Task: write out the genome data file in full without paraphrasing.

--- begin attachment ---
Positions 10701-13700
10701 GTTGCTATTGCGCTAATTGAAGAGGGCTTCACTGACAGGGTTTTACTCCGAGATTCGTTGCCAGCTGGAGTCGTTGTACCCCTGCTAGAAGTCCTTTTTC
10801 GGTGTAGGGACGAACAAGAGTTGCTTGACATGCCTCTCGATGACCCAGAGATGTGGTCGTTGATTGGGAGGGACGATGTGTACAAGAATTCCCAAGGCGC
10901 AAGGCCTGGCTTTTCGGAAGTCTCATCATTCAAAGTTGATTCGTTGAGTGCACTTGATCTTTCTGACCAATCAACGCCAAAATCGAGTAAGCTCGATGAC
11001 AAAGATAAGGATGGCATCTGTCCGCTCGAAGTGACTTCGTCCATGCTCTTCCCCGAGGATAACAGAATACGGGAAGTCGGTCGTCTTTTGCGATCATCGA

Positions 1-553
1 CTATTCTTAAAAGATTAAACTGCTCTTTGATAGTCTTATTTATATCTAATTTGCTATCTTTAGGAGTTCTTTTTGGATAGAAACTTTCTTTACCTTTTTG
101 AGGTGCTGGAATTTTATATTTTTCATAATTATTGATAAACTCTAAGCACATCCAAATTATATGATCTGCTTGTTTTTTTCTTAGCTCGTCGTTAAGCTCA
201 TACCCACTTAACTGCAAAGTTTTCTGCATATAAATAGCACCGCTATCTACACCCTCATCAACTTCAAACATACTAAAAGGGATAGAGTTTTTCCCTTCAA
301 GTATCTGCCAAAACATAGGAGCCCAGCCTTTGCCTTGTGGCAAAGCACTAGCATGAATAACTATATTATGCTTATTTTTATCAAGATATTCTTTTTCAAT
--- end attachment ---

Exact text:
Positions 10701-13700
10701 GTTGCTATTGCGCTAATTGAAGAGGGCTTCACTGACAGGGTTTTACTCCGAGATTCGTTGCCAGCTGGAGTCGTTGTACCCCTGCTAGAAGTCCTTTTTC
10801 GGTGTAGGGACGAACAAGAGTTGCTTGACATGCCTCTCGATGACCCAGAGATGTGGTCGTTGATTGGGAGGGACGATGTGTACAAGAATTCCCAAGGCGC
10901 AAGGCCTGGCTTTTCGGAAGTCTCATCATTCAAAGTTGATTCGTTGAGTGCACTTGATCTTTCTGACCAATCAACGCCAAAATCGAGTAAGCTCGATGAC
11001 AAAGATAAGGATGGCATCTGTCCGCTCGAAGTGACTTCGTCCATGCTCTTCCCCGAGGATAACAGAATACGGGAAGTCGGTCGTCTTTTGCGATCATCGA

Positions 1-553
1 CTATTCTTAAAAGATTAAACTGCTCTTTGATAGTCTTATTTATATCTAATTTGCTATCTTTAGGAGTTCTTTTTGGATAGAAACTTTCTTTACCTTTTTG
101 AGGTGCTGGAATTTTATATTTTTCATAATTATTGATAAACTCTAAGCACATCCAAATTATATGATCTGCTTGTTTTTTTCTTAGCTCGTCGTTAAGCTCA
201 TACCCACTTAACTGCAAAGTTTTCTGCATATAAATAGCACCGCTATCTACACCCTCATCAACTTCAAACATACTAAAAGGGATAGAGTTTTTCCCTTCAA
301 GTATCTGCCAAAACATAGGAGCCCAGCCTTTGCCTTGTGGCAAAGCACTAGCATGAATAACTATATTATGCTTATTTTTATCAAGATATTCTTTTTCAAT